This report came to us from Kalyani Giri who interviewed our swamis in Texas:
By Kalyani Giri
HOUSTON: Ochre-draped sadhus, festive diyas, young girls in sequined bindis, portly Ganeshas swathed in colorful flower garlands, books on Hindu scriptures and philosophy, smoldering fragrant incense, and the ubiquitous idli. From October 22 -- 24, 2010, the foyer and ballroom of the Sheraton North Houston Hotel on JFK Boulevard were bounteously transformed into a veritable Little India…
I think of HMEC as an organism that is constantly evolving and in a few short years it has come to a new maturity, a unified voice much more than it was in the early years,” said Paramacharya Palaniswami, publisher of the world-renowned Hinduism Today Magazine. “The cooperation, spirit of unity and intellectual integrity is very important for the future of the HMEC. I was very impressed by the camaraderie here. It was magical and wholesome,” added the swami.
Tackling the subject of media and Hinduism, Acharya Palaniswami of Kauai Adheenam stated that the Hindu renaissance has been going on for decades.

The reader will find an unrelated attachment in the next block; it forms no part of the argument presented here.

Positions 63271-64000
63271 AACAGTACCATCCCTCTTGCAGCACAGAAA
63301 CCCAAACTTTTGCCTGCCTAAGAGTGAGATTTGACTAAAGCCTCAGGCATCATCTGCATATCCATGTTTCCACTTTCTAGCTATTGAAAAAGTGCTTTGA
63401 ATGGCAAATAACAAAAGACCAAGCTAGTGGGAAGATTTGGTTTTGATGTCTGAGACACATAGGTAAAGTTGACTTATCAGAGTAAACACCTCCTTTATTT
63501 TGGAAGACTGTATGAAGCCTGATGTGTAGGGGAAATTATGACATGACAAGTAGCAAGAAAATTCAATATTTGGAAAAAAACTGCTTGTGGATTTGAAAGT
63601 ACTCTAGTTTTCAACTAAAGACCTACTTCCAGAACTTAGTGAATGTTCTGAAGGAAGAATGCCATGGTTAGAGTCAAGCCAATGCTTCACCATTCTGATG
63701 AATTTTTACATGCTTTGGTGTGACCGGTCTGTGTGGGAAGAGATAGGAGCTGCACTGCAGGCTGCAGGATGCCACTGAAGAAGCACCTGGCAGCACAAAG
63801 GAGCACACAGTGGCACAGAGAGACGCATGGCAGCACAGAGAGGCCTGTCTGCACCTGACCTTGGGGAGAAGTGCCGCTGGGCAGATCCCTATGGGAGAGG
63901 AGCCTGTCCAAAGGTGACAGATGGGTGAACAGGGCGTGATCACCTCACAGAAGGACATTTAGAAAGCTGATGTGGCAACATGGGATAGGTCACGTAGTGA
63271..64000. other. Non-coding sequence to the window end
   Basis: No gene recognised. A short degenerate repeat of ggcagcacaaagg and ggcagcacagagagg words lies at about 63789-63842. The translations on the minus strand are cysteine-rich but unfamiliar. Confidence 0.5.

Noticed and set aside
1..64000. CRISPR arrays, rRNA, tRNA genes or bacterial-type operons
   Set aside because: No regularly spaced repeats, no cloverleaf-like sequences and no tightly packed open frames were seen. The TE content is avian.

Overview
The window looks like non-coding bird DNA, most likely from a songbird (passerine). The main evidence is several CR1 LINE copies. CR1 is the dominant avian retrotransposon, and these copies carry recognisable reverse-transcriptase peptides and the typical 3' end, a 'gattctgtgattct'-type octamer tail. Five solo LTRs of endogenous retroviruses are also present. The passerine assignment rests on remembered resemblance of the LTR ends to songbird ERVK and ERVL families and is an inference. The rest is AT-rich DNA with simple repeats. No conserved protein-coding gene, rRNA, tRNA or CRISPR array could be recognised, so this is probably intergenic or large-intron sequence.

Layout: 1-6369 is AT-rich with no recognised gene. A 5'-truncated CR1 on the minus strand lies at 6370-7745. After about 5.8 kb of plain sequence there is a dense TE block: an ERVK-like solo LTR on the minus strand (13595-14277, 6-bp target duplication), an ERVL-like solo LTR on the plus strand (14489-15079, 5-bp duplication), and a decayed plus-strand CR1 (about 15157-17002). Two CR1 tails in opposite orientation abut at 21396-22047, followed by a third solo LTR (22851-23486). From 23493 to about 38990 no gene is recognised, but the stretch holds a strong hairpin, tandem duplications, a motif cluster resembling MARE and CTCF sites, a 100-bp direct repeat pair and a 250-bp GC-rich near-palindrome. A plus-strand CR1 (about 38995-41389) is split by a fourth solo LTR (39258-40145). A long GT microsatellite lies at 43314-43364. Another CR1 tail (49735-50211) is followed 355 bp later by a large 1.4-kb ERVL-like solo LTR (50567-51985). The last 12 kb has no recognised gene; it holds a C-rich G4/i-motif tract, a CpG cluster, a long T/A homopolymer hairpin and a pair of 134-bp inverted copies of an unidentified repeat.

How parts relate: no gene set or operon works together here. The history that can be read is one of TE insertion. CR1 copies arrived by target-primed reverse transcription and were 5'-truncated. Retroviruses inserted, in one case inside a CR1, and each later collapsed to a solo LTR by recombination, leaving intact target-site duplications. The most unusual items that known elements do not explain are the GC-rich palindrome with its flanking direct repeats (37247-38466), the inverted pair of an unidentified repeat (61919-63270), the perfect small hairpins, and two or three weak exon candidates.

But it’s really hitting a new stride in America. Newsweek carried an article “we’re all Hindus now”. What a remarkable thing for Newsweek to publish, and it shows that the beautiful tolerance and non-violence and profound yogic mysticism that is being adopted by a large part of America,” continued the swami. The swami’s organization created a beautifully illustrated media kit describing the significance of fifteen Hindu festivals; the package has already been distributed to major mainstream media as an educational tool.
On the Hindu youth of America, the swami was very enthusiastic.
“The youth are so articulate and savvy. They know exactly what they’re doing. We need to continue giving more mature tasks to them,” said Acharya Palaniswami, who has served for 32 years as Editor-in-Chief of Hinduism Today. We tend to treat them like children when they are actually old souls in young bodies. They’re brilliant and dedicated and when we diminish their responsibilities they go elsewhere for fulfillment. When we give them real work, they will be more invested in it.”
Bodhinatha's Latest Upadeshas: "The Difference in Practice of Theism and Monism" (September 3, 2014)
During a puja we're in Theism, to receive the blessings of the Deity. After a puja we can go within our self in meditation, giving up the idea of an external Deity, Monism. Monistic Theism: Advaita Ishvaravada. Advaita means the Monism; Ishvara means the Theism.
In Shum we use two words that relate to that: shumif and dimfi. First, perfect your Theism. Then become a monist. That's called Saiva Siddhanta; one leads to the other.